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Wilson's Auto Restoration Blog

Barrett-Jackson Talks Trends in the Collector Car Market

If you ask the elite collectors of “fine-art” automobiles about Barrett Jackson, they tend to dismiss that auction house.  The upper crust of the collector car market is more likely to attend auctions by Gooding & Co. or RM Sotheby’s.

These collectors tend to focus on European sport cars like classic Ferraris and Jaguars.  It is true that these cars fetch the highest dollars across the auction block like the 1962 Ferrari that sold for $48.4 million.

While these vehicles are impressive pieces of machinery, Barrett Jackson, sees opportunities for investors to make money in more obtainable vehicles.  Barrett Jackson after all hosts one of the most popular automotive events in the country with hundreds of thousands of people in attendance and 100s of millions of dollars being spent at their auctions.

Barrett-Jackson shed some insights on trends they are seeing in the collector car market and deals to be had at their events.  Take for example many postwar European cars that are not the ultra-rare models selling for millions.  A great Mercedes 450SL recently sold for $7,200 and in reality, is probably worth $14,000-20,000 if marketed correctly.

Craig Jackson, the CEO and Chairman of Barrett-Jackson Auction Company, is noticing three trends in the collector car market.  Beyond the missed opportunities of the European classics, Mr. Jackson believes the era of vehicles that are strictly gasoline powered is coming to and end.  That means collectors are doing their best to get their hands on today’s high horsepower muscle cars like the 2020 Shelby GT500 No1. that Craig Jackson himself purchased for $1.1 million.  That of course is about 15 times what the vehicle will actually cost, but it is VIN No1. And all the money went to charity.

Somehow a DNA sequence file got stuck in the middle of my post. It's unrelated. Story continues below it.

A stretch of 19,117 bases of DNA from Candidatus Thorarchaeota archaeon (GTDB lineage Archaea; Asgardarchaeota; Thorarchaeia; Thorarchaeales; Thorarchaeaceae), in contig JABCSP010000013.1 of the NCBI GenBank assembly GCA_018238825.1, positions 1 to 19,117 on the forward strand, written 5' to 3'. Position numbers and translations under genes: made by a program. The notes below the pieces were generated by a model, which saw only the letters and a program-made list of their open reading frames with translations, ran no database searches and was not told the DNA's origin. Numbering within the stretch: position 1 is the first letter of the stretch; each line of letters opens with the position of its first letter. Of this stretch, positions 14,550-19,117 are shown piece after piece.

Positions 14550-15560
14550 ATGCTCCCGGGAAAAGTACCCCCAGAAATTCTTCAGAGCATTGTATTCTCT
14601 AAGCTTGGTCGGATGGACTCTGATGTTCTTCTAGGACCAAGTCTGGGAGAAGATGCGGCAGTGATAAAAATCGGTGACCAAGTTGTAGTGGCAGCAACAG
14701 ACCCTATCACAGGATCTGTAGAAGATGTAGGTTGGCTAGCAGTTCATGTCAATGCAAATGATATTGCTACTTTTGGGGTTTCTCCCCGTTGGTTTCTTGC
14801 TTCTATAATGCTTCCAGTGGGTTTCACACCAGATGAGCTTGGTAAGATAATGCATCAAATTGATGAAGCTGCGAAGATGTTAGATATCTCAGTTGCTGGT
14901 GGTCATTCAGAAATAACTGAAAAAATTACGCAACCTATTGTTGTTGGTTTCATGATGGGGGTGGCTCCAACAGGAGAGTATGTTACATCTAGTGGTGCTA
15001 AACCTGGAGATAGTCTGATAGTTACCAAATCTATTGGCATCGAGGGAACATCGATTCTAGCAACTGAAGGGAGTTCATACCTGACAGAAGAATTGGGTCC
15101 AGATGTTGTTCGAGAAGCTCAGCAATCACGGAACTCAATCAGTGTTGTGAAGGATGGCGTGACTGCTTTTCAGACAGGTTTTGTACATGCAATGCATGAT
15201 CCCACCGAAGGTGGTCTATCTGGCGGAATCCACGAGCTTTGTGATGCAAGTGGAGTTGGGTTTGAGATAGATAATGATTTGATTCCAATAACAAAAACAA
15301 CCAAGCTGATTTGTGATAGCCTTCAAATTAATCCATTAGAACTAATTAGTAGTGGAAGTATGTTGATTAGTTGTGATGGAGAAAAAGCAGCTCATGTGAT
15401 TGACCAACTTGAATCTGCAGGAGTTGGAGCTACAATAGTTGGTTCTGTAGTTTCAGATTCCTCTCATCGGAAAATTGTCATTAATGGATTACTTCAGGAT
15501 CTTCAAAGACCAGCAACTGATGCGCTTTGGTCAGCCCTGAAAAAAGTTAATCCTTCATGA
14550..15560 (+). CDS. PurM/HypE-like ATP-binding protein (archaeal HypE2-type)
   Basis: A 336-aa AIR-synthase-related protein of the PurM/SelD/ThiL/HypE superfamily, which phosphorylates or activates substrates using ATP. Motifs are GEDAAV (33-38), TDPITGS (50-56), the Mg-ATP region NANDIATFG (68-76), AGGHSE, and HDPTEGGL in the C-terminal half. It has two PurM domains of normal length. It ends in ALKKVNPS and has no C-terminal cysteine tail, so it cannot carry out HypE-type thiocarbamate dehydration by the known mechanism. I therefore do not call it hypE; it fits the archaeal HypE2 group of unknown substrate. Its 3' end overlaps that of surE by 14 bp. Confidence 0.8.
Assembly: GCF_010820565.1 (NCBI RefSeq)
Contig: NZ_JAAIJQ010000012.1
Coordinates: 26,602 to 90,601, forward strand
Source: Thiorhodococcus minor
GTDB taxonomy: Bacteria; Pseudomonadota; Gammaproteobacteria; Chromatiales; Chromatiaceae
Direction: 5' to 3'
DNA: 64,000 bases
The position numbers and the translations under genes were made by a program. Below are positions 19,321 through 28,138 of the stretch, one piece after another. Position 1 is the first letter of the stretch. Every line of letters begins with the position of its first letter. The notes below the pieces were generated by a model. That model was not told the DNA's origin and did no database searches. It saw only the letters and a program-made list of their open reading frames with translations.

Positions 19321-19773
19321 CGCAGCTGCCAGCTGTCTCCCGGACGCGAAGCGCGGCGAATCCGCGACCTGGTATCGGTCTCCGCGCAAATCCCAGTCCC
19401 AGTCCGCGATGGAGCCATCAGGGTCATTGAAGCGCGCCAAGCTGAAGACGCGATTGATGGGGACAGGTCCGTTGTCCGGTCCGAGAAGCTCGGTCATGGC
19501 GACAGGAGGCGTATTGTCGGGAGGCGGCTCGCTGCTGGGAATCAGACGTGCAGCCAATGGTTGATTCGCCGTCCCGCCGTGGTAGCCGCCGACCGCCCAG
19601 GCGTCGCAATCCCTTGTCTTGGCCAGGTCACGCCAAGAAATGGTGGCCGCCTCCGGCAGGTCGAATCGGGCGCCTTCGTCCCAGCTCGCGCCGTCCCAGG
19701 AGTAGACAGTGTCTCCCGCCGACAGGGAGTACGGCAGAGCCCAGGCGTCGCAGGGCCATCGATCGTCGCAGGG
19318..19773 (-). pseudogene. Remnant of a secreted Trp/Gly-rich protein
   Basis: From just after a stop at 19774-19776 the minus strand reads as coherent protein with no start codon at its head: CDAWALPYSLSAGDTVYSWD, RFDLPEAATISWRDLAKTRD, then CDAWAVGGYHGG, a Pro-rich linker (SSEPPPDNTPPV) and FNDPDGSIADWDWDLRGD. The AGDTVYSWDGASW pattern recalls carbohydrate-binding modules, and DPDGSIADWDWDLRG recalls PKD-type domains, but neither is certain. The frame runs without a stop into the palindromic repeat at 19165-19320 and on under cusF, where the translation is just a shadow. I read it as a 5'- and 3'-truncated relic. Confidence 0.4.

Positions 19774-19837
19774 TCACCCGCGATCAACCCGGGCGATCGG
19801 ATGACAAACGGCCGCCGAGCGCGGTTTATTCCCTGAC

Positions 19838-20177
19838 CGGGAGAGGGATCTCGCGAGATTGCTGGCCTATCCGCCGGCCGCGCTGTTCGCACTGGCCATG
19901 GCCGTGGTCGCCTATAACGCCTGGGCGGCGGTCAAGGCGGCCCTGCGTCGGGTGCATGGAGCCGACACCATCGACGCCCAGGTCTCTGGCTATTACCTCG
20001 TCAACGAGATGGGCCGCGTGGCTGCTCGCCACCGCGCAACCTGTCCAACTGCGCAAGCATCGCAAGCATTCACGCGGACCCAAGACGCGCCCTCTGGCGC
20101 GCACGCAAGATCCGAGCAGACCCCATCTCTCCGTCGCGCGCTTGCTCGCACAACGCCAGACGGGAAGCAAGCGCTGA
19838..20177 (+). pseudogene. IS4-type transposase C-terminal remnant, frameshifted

“As a lifelong Shelby Mustang fan,” Craig notes, “the new GT500 is a direct descendant of the Green Hornet and Little Red Mustang (both experimental one-offs he owns) and will be a welcome addition to my personal Shelby collection.”

Other modern-day muscle machines were also hot ticket items at their last auction including the McLaren Senna that sold for $1.4 million, a Lexus LFA Nürburgring Edition ($918,500), three Ford GT Heritage Editions ($462,000 to $533,000) and a 2011 Porsche GT2 RS ($363,000).

Another trend that is going unnoticed by the collector elite is the up rise in the popularity of restomods.   Restomods, otherwise known as “customs” takes the styling of older cars and combines it with more modern features.  Another trend Barrett-Jackson is seeing is restomods bringing in higher sales than a fully restored “matching numbers” counterpart.  This was rarely the case a few years back when everyone had a “matching numbers” obsession.

“New people like the looks of old cars but want to use pump gas and have air conditioning, creature comforts and modern technology,” Jackson says. “They want to use their cars, so while we still sell numbers-matching cars, that number is getting smaller.”  As a matter of fact, many restomods display Concours level workmanship and marry the best of both worlds both old and new.

So, it looks like investors, both the elite and normal Joes, better pay closer attention to reasonable European collectors, gasoline-powered pre-electric-era muscle machines and customized restomods.  It seems that these may be the best opportunities to invest wisely in the coming years.

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